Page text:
Biodiversity can be broadly defined as the variety of life on Earth. It can also be used as a measure of the variety of life found in one place.
56% of our species in the UK have declined over the past 50 years. Road and other developments, insensitive land management, and lack of funding have created barriers between natural spaces, leading to less room for wildlife.
Wildlife needs our help.
What are we doing to help?
The greatest pollinators
Bees are part of the biodiversity on which we all depend for our survival.
They provide high-quality food—honey, royal jelly and pollen — and other products such as beeswax, propolis and honey bee venom.
When animals and insects pick up the pollen of flowers and spread it, they allow plants, including many food crops, to reproduce. Birds, rodents, monkeys and even people pollinate, but the most common pollinators are insects, and among them, bees.
We don’t have a large garden, so we’ve teamed up with our friends Marc & Nici over at Hollow Oak to sponsor a bee hive at their farm in East Devon. Marc & Nici will be looking after our bee hive for us, making sure the bees get through the winter healthy and can carry on pollinating flowers for generations of bees to come.
We look forward to providing with lots of bee-related updates from our hive over the next year or so. You can help too, by supporting other hives that Marc & Nici look after, head over to their website to find out more!
This is the first of hopefully many projects we’ll be doing to do our bit for nature.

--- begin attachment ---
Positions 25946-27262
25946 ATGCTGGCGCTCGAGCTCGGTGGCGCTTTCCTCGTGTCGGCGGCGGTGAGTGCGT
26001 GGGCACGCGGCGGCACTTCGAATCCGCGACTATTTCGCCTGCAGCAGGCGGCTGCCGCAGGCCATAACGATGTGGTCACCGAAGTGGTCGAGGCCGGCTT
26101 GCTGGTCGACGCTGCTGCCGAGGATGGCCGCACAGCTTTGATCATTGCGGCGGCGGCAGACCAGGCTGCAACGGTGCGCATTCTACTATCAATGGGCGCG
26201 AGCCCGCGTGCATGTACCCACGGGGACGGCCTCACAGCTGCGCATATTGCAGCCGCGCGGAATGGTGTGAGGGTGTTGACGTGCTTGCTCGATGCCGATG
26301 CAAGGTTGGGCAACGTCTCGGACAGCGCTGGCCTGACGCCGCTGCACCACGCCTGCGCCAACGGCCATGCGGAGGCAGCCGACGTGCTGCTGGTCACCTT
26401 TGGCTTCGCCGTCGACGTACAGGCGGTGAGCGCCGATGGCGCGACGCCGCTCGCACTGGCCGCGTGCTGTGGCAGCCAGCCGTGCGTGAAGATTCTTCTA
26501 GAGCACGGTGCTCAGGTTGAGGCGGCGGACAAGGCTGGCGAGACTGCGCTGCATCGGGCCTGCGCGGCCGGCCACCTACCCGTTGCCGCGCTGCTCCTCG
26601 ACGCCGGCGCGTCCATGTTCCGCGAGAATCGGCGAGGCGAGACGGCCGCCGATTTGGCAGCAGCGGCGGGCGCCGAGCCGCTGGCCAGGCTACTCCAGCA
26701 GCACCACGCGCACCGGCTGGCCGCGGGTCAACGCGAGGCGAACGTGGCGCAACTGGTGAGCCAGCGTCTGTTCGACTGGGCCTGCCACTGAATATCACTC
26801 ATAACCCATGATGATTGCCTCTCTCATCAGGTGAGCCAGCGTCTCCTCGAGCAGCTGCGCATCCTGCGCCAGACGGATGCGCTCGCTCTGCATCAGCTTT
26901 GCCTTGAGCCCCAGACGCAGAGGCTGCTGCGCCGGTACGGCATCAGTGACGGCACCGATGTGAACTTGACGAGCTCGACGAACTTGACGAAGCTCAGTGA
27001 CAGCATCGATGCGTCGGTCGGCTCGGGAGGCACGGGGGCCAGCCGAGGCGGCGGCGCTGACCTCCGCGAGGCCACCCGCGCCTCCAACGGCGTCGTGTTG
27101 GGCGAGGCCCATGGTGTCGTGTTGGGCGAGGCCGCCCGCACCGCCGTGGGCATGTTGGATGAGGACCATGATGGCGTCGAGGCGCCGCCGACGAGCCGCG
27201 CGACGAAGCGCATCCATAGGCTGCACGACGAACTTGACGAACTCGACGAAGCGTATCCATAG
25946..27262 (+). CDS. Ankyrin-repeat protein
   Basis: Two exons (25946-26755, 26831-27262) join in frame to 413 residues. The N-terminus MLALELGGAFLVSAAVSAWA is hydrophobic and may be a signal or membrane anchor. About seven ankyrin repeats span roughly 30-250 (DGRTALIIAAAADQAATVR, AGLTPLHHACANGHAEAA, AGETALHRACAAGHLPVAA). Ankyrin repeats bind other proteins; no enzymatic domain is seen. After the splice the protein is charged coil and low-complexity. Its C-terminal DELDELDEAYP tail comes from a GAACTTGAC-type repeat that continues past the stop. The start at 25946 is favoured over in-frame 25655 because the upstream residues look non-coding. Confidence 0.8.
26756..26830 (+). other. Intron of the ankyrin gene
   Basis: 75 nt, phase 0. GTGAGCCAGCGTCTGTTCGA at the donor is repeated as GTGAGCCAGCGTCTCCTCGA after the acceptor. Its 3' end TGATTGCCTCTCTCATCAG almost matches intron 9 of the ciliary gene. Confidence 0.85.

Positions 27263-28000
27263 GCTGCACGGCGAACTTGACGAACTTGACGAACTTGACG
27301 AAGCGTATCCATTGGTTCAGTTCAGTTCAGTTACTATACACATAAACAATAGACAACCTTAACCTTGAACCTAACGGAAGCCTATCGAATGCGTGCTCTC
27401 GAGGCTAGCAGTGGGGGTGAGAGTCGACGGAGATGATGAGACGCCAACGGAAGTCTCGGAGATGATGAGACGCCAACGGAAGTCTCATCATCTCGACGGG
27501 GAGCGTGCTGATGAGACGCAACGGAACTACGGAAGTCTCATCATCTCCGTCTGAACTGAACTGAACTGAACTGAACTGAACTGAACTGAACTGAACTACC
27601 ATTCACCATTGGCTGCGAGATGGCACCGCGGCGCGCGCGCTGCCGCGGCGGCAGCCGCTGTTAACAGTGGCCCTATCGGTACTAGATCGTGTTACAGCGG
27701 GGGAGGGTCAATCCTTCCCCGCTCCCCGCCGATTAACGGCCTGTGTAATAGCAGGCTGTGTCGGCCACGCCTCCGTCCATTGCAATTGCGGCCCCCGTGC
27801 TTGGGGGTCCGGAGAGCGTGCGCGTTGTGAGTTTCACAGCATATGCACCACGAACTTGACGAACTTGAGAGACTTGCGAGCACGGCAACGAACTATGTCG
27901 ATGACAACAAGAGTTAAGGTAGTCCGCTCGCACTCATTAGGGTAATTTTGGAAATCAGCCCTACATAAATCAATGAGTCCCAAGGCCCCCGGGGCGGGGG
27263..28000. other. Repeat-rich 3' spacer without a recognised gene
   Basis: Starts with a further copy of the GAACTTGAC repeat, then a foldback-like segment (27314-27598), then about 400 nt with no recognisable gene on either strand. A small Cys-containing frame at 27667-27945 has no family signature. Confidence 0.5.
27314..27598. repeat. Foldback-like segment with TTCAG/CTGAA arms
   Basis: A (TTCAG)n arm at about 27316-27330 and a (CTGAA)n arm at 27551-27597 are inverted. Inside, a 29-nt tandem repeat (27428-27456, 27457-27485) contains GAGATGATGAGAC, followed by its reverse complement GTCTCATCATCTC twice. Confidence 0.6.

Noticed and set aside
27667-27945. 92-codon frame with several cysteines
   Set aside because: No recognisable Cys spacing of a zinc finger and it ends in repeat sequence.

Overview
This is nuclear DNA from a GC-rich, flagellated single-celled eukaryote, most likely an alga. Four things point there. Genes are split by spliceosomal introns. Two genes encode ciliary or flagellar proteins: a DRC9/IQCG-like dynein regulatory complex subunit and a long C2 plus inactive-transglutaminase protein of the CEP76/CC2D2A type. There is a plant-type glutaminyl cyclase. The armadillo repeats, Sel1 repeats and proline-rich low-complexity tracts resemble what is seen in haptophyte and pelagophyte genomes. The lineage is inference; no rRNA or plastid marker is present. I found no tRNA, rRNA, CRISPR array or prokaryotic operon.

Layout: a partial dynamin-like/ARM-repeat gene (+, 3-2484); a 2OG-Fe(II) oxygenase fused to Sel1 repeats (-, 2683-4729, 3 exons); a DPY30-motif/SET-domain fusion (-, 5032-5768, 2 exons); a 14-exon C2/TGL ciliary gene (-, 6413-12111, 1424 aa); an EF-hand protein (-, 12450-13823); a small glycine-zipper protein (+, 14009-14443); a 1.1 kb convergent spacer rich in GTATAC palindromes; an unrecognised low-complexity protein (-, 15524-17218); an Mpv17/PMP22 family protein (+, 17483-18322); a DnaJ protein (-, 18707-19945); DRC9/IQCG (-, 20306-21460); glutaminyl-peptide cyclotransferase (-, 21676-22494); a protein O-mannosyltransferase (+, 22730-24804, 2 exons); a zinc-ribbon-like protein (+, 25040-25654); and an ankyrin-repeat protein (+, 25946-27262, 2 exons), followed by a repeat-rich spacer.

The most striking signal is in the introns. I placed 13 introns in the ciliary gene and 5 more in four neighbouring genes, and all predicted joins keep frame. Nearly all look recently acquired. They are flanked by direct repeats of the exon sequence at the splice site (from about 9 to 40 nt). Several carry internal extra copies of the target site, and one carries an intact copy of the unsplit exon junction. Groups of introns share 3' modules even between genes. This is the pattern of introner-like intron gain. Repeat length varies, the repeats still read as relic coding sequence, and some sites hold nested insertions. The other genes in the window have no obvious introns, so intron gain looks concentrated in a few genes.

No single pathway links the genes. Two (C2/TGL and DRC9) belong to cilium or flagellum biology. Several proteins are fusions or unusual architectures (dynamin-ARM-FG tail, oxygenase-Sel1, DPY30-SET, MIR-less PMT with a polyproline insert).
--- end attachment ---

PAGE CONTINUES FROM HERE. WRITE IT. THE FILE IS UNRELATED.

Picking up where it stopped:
In partnership with
We’ve also been sponsoring West Kirby in Bloom for a few years now to help our bee friends; you can see our planter on Banks Road in West Kirby!
What can you do?
Here are some actions you can take to help preserve bees and other pollinators:
- Plant nectar-bearing flowers such as marigolds or sunflowers for decorative purposes on balconies, terraces, and gardens
- Buy honey and other hive products from your nearest local beekeeper
- Raise awareness among children and adolescents on the importance of bees and express your support for beekeepers
- Set up a pollinator farm on your balcony, terrace, or garden
- Preserve old meadows, which feature a more diverse array of flowers, and sow nectar-bearing plants
- Cut grass on meadows only after the nectar-bearing plants have finished blooming
- Use pesticides that do not harm bees, and spray them in windless weather, either early in the morning or late at night, when bees withdraw from blossoms